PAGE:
Be Patient, And You Will Surpass Your Siblings

bepatientYou’re a guy. Your older brother is the captain of the football team, an ace at math, and a total chick magnet. Although you fight a lot, deep down you probably love him. But that doesn’t make up for the sad fact that you spend your life being compared to the guy.

You’re a girl. Your older sis is a champion downhill skier who loves the mountains and a prize-winning writer. You feel you’ll always be the geeky younger sister or the ugly duckling. Since this is reality and not a fairy tale, you’re convinced your life is lame.

Sibling Rivalry

Spending your life in the shadow of an older brother or sister is part of sibling rivalry, the catch-all term for not getting along with your brothers or sisters. As long as there have been siblings, there has been rivalry. Many TV shows have featured squabbling sibs–Frasier, The Brady Bunch, and Malcolm in the Middle, for example. These sitcom siblings competed in every possible arena, including seeking their parents’ attention.

The odds of experiencing some not-so-friendly competition increase if your sibling is the same gender as you. And, by the time you become a teenager, the battles can get downright nasty because you know where your sib’s buttons are and you know exactly how to push them.

The Competition

Like it or not, your multitalented, attention-hogging older sib isn’t going to magically disappear. If you keep comparing yourself, in the classroom or at home, with Big Bro or Sis, you are bound to get discouraged. So what’s a jealous sib like you to do?

There is nothing you can do about birth order–you are stuck with your position in the family–but you can stop acting the part of the family underling. “‘Just like with TV families, all families are like a troupe of actors where everyone chooses a role to play,” explained Jim Skinner, a teacher and counselor from Chilliwack, British Columbia. “And you can certainly change how you play your role.”

Take Marilla, for example. Marilla is 16 and lives near Seattle, and a couple of years ago she drastically changed her role in the family. Her sister Dannielle is four years older.

“Dannielle is really beautiful,” said Marilla. “We call her ‘the princess.’ This is a girl who would get up at 5 a.m. to leave for school at 7:40.” Marilla continued, “My guy friends have said to me, ‘Your sister is really hot. You two don’t look at all alike.'” Ouch, that’s got to hurt.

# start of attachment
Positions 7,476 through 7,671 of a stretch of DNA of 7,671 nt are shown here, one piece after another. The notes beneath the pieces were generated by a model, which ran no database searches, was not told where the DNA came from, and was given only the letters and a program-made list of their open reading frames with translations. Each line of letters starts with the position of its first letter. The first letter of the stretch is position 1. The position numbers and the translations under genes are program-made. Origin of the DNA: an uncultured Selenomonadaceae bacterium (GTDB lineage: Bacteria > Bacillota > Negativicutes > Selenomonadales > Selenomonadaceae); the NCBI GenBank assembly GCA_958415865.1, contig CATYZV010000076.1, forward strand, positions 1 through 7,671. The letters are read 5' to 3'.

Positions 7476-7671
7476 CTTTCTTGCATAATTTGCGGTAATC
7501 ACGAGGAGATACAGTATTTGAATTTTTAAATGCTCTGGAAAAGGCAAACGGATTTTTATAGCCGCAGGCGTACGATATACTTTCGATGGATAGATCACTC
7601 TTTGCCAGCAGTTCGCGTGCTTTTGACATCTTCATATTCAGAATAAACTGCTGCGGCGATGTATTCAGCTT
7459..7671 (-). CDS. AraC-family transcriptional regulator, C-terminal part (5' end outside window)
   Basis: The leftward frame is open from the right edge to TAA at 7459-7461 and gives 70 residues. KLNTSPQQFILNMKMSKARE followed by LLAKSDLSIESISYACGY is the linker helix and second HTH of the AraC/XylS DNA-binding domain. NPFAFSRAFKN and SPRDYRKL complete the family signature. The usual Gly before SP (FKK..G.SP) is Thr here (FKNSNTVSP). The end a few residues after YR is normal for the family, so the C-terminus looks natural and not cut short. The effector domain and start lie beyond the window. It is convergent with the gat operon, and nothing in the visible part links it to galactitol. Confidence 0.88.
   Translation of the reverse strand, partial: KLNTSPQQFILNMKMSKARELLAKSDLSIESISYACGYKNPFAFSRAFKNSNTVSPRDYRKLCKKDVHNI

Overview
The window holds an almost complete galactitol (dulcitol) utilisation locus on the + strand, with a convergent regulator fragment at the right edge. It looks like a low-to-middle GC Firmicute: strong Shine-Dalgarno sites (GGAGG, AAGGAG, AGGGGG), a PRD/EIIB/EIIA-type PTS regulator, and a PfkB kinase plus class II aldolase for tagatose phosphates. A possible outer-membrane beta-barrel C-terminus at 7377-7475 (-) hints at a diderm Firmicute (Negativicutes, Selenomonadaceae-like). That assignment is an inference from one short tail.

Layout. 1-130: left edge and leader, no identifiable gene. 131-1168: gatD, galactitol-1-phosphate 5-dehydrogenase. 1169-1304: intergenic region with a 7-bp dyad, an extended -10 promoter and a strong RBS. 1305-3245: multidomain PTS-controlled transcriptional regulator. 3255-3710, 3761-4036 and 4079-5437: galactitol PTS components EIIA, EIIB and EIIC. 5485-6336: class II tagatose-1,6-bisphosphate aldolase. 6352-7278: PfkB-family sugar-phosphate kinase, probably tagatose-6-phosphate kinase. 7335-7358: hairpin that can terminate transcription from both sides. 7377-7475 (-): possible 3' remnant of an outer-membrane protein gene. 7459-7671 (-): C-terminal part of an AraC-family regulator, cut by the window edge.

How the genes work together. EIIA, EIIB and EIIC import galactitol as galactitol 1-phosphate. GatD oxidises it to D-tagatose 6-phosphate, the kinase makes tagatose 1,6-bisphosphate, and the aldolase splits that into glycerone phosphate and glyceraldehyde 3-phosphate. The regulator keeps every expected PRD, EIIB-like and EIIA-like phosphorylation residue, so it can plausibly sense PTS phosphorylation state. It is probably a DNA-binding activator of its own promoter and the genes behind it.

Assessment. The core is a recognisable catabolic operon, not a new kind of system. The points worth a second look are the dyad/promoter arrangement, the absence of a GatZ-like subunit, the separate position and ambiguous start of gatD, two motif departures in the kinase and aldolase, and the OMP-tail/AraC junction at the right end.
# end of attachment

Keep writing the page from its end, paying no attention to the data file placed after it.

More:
Until Marilla was 14, she tried to look more like her sister. Dannielle wasn’t happy about that and the two sisters fought constantly. “I even started losing friends over my obsession with my looks,” Marilla said.

Finally Marilla realized she didn’t want to become a mini Dannielle. “It wasn’t me,” Marilla said. Now that she has stopped imitating her sister and has adopted her own style, their relationship has changed. “We get along a lot better now.”

Me, Me, Me

Sometimes it is hard to snap out of it like Marilla did. If you can’t seem to get past sibling rivalry, Elisabeth Baerg Hall has some advice. Hall is a psychiatrist in Vancouver, British Columbia, who works with adolescents. She suggests that you focus on your own strengths rather than focusing on those of your sibling.

Hall recommends making lists titled “What I like about me” and “What I’d like to change.” Think of the activities you do that are different from those your sibling does so you won’t tall into me competitive trap. In the long run, you’ll be happier if you learn to follow your own joy and keep focused on what is fun for you.

Whenever you find yourself obsessing over your accomplished sib, stop and refocus. “Ask yourself: ‘How can I change my behavior toward this person?'” Hall said. “You can’t change anyone else, but you can change yourself.”

If all else fails and you’re still fuming over a “flawless” sib, cut yourself a break. “Don’t beat yourself up about it,” Hall said. “Move on.”

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